This week’s Time Capsule looks at a train robbery, a fist fight, a wounded solider, Cobb Hospital, Fred Tokars, neo-Nazi groups and a brush fire.
100 years ago …
In Friday, March 20, 1914 edition of the Marietta Journal and Courier, the front page reported that a man was charged with the January 1914 robbery of the N.C. & St. L. Train in Vinings. After hearing testimony for most of the day in the Cobb County Superior Court, the jury brought a guilty verdict against him and a sentence of 20 years in the state penitentiary was pronounced by Judge Henry L. Patterson.
Also that week there was a story about Henry S. Manning buying the old Gem Theatre building on Lawrence Street from Marshall C. McKenzie. The building was to be remodeled and turned into a furniture store for J.S. Dobbins.
50 years ago …
A fist fight between two elderly men behind the Marietta Police Station after the Marietta City Council heard proposals for the closing of MacArthur Drive and MacArthur Circle was reported in the Sunday, March 15, 1964 Marietta Daily Journal. One man had requested the closing, while the other had spoken against it. The situation stemmed from the city’s efforts to eliminate street name duplications, which was drafted by City Planner Leo LaForge. After the 6-1 vote by the council to kill the plan, the two men went outside in the rain, fought it out and had to be separated by Chief E.R. Sanders.
It was reported in the Monday, March 16, 1964 paper that Lt. James E. Allerheiligen, a Smyrna airman critically wounded in the terrorist bombing of a Viet Nam movie theatre, had begun the week-long flight back to the United States. In the February attack, the airman was reported as having received near fatal head injuries and sat for days in a Saigon hospital unable to move or talk. At the time of his departure for home, the airman was walking, talking and had only a bandage under his left ear as visible evidence of his injuries.
Lockheed Aircraft Corporation announced in the Tuesday, March 17, 1964 paper that net earnings for 1963 were $43,254,000, which was up 16-percent from the previous record of $37,199,000 that was established in 1962. Sales for the year had increased 10-percent to $1,930,488,000 from the previous high of $1,753,074,000 in 1962 net sales.
In the Thursday, March 19, 1964 paper it was reported that the Cobb Hospital Authority had reaffirmed its decision to construct the new 150-bed South Cobb Hospital on a controversial 50-acre site at the intersection of Austell and Mulkey Roads, which currently is the location of WellStar Cobb Hospital. Members of the authority took action after listening to a lengthy statement from County Commissioner Herbert McCollum in which he branded as “cowardly” the charges stating that he had pressured the authority to approve the site earlier in the month. An over flow crowd of about 200 people turned out for the meeting and a large contingent from the Austell-Mableton area applauded loudly at times during the commissioner’s statement.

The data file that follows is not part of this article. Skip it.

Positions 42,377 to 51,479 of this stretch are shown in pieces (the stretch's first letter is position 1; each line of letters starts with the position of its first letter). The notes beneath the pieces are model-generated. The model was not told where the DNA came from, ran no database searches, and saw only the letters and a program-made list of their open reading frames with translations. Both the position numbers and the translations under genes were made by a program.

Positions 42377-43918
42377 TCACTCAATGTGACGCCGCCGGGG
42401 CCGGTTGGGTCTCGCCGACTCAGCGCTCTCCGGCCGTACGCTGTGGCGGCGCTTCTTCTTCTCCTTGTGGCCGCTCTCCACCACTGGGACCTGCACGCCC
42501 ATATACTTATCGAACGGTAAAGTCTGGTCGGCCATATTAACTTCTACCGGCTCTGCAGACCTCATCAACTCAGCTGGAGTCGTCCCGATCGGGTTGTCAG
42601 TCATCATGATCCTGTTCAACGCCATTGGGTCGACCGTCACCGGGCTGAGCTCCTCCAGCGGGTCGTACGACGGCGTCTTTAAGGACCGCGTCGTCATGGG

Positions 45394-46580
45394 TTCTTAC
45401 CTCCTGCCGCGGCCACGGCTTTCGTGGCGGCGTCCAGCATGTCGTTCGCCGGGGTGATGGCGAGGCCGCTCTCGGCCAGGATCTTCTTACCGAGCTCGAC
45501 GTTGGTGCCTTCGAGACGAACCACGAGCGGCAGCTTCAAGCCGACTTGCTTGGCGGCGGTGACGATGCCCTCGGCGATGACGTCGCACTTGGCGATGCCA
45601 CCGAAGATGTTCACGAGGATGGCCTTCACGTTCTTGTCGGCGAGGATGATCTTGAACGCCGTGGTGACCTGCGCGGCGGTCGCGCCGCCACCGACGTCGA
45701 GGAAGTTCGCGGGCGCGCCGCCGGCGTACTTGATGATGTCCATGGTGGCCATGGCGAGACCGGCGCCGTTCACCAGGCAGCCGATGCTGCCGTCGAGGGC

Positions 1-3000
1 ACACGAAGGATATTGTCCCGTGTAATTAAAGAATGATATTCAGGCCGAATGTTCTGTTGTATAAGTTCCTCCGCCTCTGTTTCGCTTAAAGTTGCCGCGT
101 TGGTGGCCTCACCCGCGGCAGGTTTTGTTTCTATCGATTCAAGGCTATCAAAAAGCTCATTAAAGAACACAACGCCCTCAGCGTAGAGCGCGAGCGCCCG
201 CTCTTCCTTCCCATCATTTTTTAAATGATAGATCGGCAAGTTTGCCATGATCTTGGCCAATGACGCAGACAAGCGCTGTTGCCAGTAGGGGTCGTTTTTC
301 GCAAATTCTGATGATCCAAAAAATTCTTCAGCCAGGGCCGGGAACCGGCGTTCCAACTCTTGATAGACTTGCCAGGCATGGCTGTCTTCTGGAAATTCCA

20 years ago …
A sleepover was reported in the Monday, March 14, 1994 MDJ as having turned deadly for an Austell sixth-grader when a friend pointed a pistol to the ground, fired a blank and then fired a second time at the boy, which killed him. The boy was pronounced dead at Cobb General Hospital in Austell after he was brought in with a gunshot wound to the neck. His friend was charged with murder, even though the victim’s father said that he believed it was an accident.
Two Cobb police detectives were reported in the Tuesday, March 15, 1994 paper as being taken off the Sara Tokars murder case for allegedly receiving money from a movie contract six months before the victim’s husband was charged with her murder. The detectives were placed on administrative leave for 10 days, pending the conclusion of an internal affairs investigation. The news came at a time when federal prosecutors were putting up their case against Fred Tokars at a trial in Birmingham, Ala., on money-laundering and racketeering charges. Tokars was also facing a death-penalty trial in Cobb Superior Court, where he was to be tried for murder, kidnapping and armed robbery in his wife’s November 1992 shotgun slaying.
In the Thursday, March 17, 1994 paper it was reported that representatives from the Atlanta-based Neighbors Network and the Cobb Citizens Coalition claimed that Cobb County was a hotbed for racist and neo-Nazi groups in Georgia. The groups also charged that the county commission had indirectly supported them through its anti-gay resolution and other public stances. The groups held a news conference in the Marietta Square to release a four-year study by the Neighbors Network that named Cobb as a “base for Nazi skinhead organizing.” The report detailed the activities of a number of current and former Cobb residents the Neighbors Network claimed were known Klan and anti-Semitic group sympathizers.
Another story that day reported that teens playing with matches in a wooded area near their home started a brush fire that burned 10 acres and threatened several homes near Harrison High School in west Cobb. It took 25 firefighters and 11 pieces of equipment to douse the fire that was fed by tinder-dry brush and driven by winds up to 30 miles per hour.
Damon Poirier is the Newsroom Administrator for the Marietta Daily Journal.
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